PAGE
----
Days after the sudden termination of Jill Abramson as executive editor of The New York Times
, the first woman to hold that position, the newspaper's publisher denied reports that she had been paid less than her predecessor.
"There is no truth to the charge," Arthur Sulzberger Jr. told Vanity Fair in a May 18 interview for a story published on Tuesday on the magazine's website.
"A lot of what's out there is untrue," Vanity Fair quoted Sulzberger as saying in what it billed as his first interview since the May 14 announcement of Abramson's ouster, which sparked a firestorm of commentary on women managers in the workplace.
Sulzberger, who appointed Abramson to the job in 2011, said that her position on the Times' executive committee had increased her bonus significantly, which according to the Times boosted her overall compensation more than 10 percent higher than that of her predecessor, Bill Keller, in his last year.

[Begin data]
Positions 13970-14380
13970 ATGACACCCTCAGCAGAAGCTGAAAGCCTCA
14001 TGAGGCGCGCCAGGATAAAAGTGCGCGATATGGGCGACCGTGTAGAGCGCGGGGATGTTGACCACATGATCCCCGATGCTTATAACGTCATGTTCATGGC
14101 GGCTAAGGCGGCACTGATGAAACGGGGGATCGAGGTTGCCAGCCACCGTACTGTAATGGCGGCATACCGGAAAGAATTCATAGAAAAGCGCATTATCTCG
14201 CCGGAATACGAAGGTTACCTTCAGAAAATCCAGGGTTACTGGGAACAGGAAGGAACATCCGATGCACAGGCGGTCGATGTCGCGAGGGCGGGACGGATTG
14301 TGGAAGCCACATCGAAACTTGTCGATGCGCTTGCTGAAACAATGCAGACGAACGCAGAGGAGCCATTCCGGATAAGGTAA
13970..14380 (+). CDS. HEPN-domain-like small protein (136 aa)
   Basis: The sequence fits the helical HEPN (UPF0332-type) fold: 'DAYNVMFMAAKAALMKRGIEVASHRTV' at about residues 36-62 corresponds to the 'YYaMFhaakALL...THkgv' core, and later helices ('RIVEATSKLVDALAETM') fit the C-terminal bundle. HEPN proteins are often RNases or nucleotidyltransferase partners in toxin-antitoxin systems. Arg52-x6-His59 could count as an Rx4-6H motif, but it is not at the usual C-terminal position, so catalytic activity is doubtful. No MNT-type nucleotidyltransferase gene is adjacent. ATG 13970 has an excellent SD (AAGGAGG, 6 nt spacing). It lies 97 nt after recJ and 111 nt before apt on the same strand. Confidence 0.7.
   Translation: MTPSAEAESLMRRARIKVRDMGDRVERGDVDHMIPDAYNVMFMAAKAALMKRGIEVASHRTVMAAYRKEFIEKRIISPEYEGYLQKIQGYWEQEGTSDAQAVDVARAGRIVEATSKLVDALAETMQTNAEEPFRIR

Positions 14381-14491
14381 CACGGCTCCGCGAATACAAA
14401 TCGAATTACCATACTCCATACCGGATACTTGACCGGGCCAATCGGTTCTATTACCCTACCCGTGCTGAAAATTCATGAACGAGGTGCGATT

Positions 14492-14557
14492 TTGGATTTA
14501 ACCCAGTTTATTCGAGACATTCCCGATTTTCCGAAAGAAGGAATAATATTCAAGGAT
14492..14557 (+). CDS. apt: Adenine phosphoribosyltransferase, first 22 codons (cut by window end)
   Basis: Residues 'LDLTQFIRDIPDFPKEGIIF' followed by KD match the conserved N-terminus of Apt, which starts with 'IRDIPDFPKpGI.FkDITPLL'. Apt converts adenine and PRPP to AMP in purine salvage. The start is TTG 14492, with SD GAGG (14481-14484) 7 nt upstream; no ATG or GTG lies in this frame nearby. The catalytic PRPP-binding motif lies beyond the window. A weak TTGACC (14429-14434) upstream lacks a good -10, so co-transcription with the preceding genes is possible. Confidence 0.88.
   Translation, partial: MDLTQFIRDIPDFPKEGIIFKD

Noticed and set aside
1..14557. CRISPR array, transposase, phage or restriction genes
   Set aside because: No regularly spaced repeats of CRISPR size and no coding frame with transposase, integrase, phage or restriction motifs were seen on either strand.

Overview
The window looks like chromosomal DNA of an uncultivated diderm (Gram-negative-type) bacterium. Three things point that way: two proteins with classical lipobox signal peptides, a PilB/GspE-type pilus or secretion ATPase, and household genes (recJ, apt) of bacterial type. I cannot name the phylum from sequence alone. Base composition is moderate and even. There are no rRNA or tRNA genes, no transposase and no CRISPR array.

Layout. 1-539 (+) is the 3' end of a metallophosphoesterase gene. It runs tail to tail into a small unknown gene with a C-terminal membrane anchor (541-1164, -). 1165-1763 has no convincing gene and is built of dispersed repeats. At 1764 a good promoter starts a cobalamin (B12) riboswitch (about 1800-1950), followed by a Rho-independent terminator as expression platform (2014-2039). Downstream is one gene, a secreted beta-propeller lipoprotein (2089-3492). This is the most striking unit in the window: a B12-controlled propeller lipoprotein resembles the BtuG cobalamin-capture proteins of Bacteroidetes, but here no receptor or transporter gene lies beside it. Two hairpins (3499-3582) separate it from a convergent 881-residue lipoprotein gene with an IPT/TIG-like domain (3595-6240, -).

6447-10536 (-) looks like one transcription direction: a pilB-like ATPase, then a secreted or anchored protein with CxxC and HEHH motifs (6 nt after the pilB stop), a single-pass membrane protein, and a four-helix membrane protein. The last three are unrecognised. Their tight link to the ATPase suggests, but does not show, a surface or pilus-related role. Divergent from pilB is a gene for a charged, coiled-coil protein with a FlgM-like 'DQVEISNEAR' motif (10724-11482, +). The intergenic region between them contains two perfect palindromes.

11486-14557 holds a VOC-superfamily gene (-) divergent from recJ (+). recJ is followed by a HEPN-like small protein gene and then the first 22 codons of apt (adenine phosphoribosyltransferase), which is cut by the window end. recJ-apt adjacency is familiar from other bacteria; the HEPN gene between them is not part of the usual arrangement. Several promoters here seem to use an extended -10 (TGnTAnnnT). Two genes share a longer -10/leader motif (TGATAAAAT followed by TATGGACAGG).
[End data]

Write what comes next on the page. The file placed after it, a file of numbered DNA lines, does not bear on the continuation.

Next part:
Vanity Fair said Abramson declined to comment on Sulzberger's statements to the magazine.
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